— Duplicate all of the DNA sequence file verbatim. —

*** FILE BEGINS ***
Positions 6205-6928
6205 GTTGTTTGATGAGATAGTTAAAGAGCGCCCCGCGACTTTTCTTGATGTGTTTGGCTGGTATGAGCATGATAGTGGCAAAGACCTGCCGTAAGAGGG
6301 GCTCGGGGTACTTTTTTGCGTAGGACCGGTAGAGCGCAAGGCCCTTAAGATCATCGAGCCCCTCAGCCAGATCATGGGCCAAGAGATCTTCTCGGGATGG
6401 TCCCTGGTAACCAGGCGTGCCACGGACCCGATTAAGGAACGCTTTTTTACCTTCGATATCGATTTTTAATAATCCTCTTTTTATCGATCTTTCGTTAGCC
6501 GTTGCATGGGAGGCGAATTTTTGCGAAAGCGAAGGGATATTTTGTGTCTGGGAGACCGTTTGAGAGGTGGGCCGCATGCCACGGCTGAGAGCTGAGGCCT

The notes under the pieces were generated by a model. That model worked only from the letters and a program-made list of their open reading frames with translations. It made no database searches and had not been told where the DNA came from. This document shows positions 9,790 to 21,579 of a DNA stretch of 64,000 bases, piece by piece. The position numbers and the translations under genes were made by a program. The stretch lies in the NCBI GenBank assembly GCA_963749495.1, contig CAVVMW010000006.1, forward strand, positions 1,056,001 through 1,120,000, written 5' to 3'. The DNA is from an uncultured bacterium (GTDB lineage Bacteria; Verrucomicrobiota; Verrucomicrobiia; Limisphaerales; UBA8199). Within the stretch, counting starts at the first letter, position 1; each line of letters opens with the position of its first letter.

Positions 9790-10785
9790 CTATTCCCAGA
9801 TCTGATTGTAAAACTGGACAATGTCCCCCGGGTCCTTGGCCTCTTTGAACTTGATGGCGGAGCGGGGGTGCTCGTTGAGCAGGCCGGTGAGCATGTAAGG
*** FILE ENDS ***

Positions 6205-6928
6205 GTTGTTTGATGAGATAGTTAAAGAGCGCCCCGCGACTTTTCTTGATGTGTTTGGCTGGTATGAGCATGATAGTGGCAAAGACCTGCCGTAAGAGGG
6301 GCTCGGGGTACTTTTTTGCGTAGGACCGGTAGAGCGCAAGGCCCTTAAGATCATCGAGCCCCTCAGCCAGATCATGGGCCAAGAGATCTTCTCGGGATGG
6401 TCCCTGGTAACCAGGCGTGCCACGGACCCGATTAAGGAACGCTTTTTTACCTTCGATATCGATTTTTAATAATCCTCTTTTTATCGATCTTTCGTTAGCC
6501 GTTGCATGGGAGGCGAATTTTTGCGAAAGCGAAGGGATATTTTGTGTCTGGGAGACCGTTTGAGAGGTGGGCCGCATGCCACGGCTGAGAGCTGAGGCCT

The notes under the pieces were generated by a model. That model worked only from the letters and a program-made list of their open reading frames with translations. It made no database searches and had not been told where the DNA came from. This document shows positions 9,790 to 21,579 of a DNA stretch of 64,000 bases, piece by piece. The position numbers and the translations under genes were made by a program. The stretch lies in the NCBI GenBank assembly GCA_963749495.1, contig CAVVMW010000006.1, forward strand, positions 1,056,001 through 1,120,000, written 5' to 3'. The DNA is from an uncultured bacterium (GTDB lineage Bacteria; Verrucomicrobiota; Verrucomicrobiia; Limisphaerales; UBA8199). Within the stretch, counting starts at the first letter, position 1; each line of letters opens with the position of its first letter.

Positions 9790-10785
9790 CTATTCCCAGA
9801 TCTGATTGTAAAACTGGACAATGTCCCCCGGGTCCTTGGCCTCTTTGAACTTGATGGCGGAGCGGGGGTGCTCGTTGAGCAGGCCGGTGAGCATGTAAGG